The End Game in the War on Whistleblowers

By: Jesselyn Radack & Kathleen McClellan

As attorneys representing dozens of national security whistleblowers who have been criminally investigated and prosecuted under the draconian Espionage Act for disclosing information in the public interest, we have long cautioned that the war on whistleblowers was a back-door way of going after journalists. That warning was borne out when the US brought criminal charges against Julian Assange for ordinary journalistic activity: investigating government wrongdoing, cultivating sources, and encouraging encryption. However, we now have proof that the situation was far more sinister than just criminalizing protected First Amendment activity. The CIA discussed how to kidnap or assassinate controversial Wikileaks founder Julian Assange — all the more audacious because Assange had been granted humanitarian asylum precisely because he had had valid fears of persecution based on his political opinion.

The Myth of “Internal Channels” for National Security Whistleblowers

By Jesselyn Radack and Kathleen McClellan

In the chaotic last days of the war in Afghanistan, U.S. officials told the press that the U.S. had executed a deadly drone strike that destroyed a vehicle containing “multiple suicide bombers.” Thanks to investigative journalists who dug deeper into the government’s vague and clinical “reports of civilian casualties,” we now know the strike killed at least 10 civilians, eight of them children. Journalists were not always so quick to question the U.S. drone program. Thanks to whistleblowers like Daniel Hale, who disclosed that civilian casualties were grossly underreported, the government’s word on “civilian casualties” is no longer the last word the public hears.

Abortion Bounty Hunters in Texas Are Not ‘Whistleblowers’ — They’re Cruel Vigilantes

By Norman Solomon

One of the many preposterous claims coming from supporters of the vicious new Texas law against abortion is that bounty hunters — standing to gain a $10,000 reward from the state — will somehow be “whistleblowers.” The largest anti-abortion group in Texas is trying to attach the virtuous “whistleblower” label to predators who’ll file lawsuits against abortion providers and anyone who “aids or abets” a woman getting an abortion.

Truth Is National Security

By Jeffrey Sterling : 22 August 21

Last month marked another notch on the weapon that is the Espionage Act, as it continues to be misused by the Department of Justice. Drone whistleblower Daniel Hale was sentenced to spend 45 months in federal prison. Once again, so-called justice in this country will subject a person of truth to the desolate confines of prison, not because of the rule of law and justice, but out of a continuing desire to retaliate against those who dare stand up for truth and accountability in our government.

UK court allows expanded US appeal for Assange extradition

Committee to Protect Journalists

Washington, D.C., August 12, 2021 — In response to Britain’s High Court decision yesterday to allow the United States government to expand its appeal to extradite Wikileaks founder Julian Assange, the Committee to Protect Journalists issued the following statement:

Drone Whistleblower Daniel Hale Is a Truth-Teller in a Time of Systemic Deceit and Lethal Secrecy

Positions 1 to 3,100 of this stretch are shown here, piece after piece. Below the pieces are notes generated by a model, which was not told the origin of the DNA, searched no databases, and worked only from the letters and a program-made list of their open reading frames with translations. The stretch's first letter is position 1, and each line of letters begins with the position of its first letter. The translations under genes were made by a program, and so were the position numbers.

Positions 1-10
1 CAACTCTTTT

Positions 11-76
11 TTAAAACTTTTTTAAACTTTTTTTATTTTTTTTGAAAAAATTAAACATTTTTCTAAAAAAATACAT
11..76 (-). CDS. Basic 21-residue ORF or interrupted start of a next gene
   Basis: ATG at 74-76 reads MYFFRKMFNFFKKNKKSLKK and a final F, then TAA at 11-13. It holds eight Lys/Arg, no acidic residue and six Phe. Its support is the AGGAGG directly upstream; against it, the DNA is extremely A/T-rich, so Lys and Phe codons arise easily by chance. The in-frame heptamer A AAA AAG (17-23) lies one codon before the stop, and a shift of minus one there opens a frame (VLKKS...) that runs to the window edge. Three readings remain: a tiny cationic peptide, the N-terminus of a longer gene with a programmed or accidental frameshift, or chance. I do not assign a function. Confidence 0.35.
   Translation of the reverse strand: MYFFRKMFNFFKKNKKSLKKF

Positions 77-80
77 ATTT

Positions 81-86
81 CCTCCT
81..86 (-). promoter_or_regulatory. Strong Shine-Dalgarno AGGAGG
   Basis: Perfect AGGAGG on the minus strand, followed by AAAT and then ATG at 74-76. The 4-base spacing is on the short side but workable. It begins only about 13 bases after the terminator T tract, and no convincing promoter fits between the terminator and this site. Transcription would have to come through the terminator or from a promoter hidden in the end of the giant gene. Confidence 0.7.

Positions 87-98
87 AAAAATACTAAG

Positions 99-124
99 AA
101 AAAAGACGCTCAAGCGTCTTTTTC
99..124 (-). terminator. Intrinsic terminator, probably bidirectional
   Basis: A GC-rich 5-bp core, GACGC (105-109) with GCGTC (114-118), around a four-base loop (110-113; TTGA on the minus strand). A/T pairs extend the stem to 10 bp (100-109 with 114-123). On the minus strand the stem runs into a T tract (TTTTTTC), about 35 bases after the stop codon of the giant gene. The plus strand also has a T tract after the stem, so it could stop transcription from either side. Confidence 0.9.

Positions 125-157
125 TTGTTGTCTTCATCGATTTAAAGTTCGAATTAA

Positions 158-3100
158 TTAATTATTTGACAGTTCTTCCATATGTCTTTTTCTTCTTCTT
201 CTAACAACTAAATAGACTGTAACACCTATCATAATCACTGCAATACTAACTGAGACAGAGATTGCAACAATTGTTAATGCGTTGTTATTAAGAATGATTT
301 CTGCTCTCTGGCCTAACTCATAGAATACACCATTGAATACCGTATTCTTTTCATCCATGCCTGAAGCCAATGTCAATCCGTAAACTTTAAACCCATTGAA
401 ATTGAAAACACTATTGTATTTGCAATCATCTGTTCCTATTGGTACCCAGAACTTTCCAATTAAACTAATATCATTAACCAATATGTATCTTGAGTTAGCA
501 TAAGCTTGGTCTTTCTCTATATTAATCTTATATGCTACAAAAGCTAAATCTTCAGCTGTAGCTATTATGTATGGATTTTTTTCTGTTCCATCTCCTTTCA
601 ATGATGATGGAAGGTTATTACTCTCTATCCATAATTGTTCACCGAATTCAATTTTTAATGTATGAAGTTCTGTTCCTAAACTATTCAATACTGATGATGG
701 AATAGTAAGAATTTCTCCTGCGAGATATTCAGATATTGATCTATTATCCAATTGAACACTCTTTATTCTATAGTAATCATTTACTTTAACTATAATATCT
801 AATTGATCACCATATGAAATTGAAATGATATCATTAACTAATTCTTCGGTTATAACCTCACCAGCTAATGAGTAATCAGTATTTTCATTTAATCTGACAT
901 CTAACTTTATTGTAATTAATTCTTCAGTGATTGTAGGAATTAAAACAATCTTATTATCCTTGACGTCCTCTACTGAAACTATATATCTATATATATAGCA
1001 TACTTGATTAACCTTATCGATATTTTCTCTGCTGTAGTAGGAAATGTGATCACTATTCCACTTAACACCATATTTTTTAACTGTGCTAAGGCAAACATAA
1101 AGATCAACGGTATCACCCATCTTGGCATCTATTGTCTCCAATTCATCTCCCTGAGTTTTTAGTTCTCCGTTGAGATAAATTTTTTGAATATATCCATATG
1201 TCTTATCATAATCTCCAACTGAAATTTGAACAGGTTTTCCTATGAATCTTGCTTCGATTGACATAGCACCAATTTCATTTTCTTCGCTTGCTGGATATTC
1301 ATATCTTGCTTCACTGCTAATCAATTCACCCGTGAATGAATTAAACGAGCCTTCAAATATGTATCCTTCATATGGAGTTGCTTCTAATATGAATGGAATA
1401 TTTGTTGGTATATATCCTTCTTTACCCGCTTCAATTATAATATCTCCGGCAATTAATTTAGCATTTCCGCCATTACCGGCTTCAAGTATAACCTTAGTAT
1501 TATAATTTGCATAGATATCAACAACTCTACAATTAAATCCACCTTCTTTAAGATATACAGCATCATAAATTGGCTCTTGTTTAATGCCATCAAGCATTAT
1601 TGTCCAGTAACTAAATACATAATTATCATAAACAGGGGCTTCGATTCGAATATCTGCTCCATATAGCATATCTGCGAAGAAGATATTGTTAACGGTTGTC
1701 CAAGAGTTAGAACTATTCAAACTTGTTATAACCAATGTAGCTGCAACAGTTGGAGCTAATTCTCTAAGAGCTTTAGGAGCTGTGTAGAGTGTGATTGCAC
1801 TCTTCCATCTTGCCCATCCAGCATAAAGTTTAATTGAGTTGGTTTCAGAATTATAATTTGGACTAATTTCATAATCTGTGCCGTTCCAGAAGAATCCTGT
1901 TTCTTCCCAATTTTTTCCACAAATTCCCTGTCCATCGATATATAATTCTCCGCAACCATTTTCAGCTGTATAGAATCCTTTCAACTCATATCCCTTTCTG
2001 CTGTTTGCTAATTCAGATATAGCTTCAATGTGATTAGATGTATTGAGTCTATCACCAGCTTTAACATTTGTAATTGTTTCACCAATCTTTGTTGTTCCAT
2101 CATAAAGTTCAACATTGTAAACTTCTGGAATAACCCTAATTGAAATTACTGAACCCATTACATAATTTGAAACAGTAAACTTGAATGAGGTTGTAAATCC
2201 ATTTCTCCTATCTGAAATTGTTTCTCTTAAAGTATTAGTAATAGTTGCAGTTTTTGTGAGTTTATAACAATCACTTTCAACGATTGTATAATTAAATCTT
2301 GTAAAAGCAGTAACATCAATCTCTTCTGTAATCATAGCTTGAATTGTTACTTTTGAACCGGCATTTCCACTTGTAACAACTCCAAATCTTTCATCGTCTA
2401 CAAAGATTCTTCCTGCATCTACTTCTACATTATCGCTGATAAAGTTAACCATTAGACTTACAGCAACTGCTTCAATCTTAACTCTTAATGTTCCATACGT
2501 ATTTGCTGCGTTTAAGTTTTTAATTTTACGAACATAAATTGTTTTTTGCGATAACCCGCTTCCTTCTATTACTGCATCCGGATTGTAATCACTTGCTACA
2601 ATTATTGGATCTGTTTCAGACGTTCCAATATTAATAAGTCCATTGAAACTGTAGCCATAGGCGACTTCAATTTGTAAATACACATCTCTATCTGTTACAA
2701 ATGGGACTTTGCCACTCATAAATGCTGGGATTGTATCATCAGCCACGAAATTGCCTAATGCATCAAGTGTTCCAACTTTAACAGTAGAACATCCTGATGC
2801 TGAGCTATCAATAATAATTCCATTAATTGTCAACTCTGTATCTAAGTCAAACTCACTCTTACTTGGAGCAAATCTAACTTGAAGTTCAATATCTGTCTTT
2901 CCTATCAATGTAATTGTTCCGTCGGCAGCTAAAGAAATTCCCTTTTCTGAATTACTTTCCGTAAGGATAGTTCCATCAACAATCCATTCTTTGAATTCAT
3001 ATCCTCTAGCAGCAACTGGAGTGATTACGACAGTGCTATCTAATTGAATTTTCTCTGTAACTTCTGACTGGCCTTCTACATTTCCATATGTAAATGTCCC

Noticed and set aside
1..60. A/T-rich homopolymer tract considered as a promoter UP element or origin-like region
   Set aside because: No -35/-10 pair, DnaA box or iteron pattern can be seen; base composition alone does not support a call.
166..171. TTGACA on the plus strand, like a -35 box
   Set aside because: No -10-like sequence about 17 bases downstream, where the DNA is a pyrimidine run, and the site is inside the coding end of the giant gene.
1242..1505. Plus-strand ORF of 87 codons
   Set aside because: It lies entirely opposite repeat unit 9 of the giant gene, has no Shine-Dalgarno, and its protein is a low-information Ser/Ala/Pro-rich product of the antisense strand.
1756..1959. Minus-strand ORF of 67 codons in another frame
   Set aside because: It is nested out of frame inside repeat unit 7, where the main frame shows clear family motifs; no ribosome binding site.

Hale should be pardoned and released, and the government should pay him restitution.

By Jeremy Scahill – The Intercept

In Pre-Sentencing Letter, Drone Whistleblower Daniel Hale Says Crisis of Conscience Motivated Leak

By Brett Wilkins —

“I came to believe that the policy of drone assassination was being used to mislead the public that it keeps us safe… I began to speak out, believing my participation in the drone program to have been deeply wrong.”

“Committing the Truth”: Whistleblower Daniel Hale to Be Sentenced for Drone Program Leaks

Democracy Now!

At a sentencing hearing Tuesday, whistleblower Daniel Hale faces at least nine years in prison for leaking classified information about the U.S. drone and targeted assassination program. During his time in the Air Force from 2009 to 2013, Hale worked with the National Security Agency and the Joint Special Operations Task Force at the Bagram Air Base in Afghanistan, where he helped identify targets for assassination. He later worked as a contractor for the National Geospatial Intelligence Agency. In March, Hale pleaded guilty to one count of violating the World War I-era Espionage Act for leaking documents exposing the drone program. “This has been an odyssey that has occupied most of the better part of his adult life for basically committing the truth,” says Jesselyn Radack, an attorney for Daniel Hale. “The U.S. has never contested any of Daniel’s disclosures,” Radack adds. We also speak with Noor Mir, Daniel Hale’s close friend and part of his support team, who describes him as a compassionate person willing to make sacrifices to do the right thing. “I know that when he’s out, he will remain committed to ending suffering in all forms,” Mir says.

Secrecy, Repression, and The Espionage Act Century: Carey Shenkman

Primary Sources Podcast

Passed during World War I, the Espionage Act was President Woodrow Wilson’s “firm hand of repression” that he used to silence antiwar voices.

Snowden, Surveillance and Whistleblowing: Unlearned Lessons and Unfinished Business

By Patrick G. Eddington –

It’s been the better part of a decade since NSA contractor-turned-whistleblower Edward Snowden first revealed massive U.S. government surveillance of our phone communications. The additional disclosures that followed led to no meaningful public Congressional hearings into Snowden’s revelations; a cynical, totally ineffectual law that didn’t actually stop much, if any, of the mass telephone surveillance; and lots of attacks on the whistleblower himself—not just from his former government employers, but from multiple House and Senate members, as well as some in the press.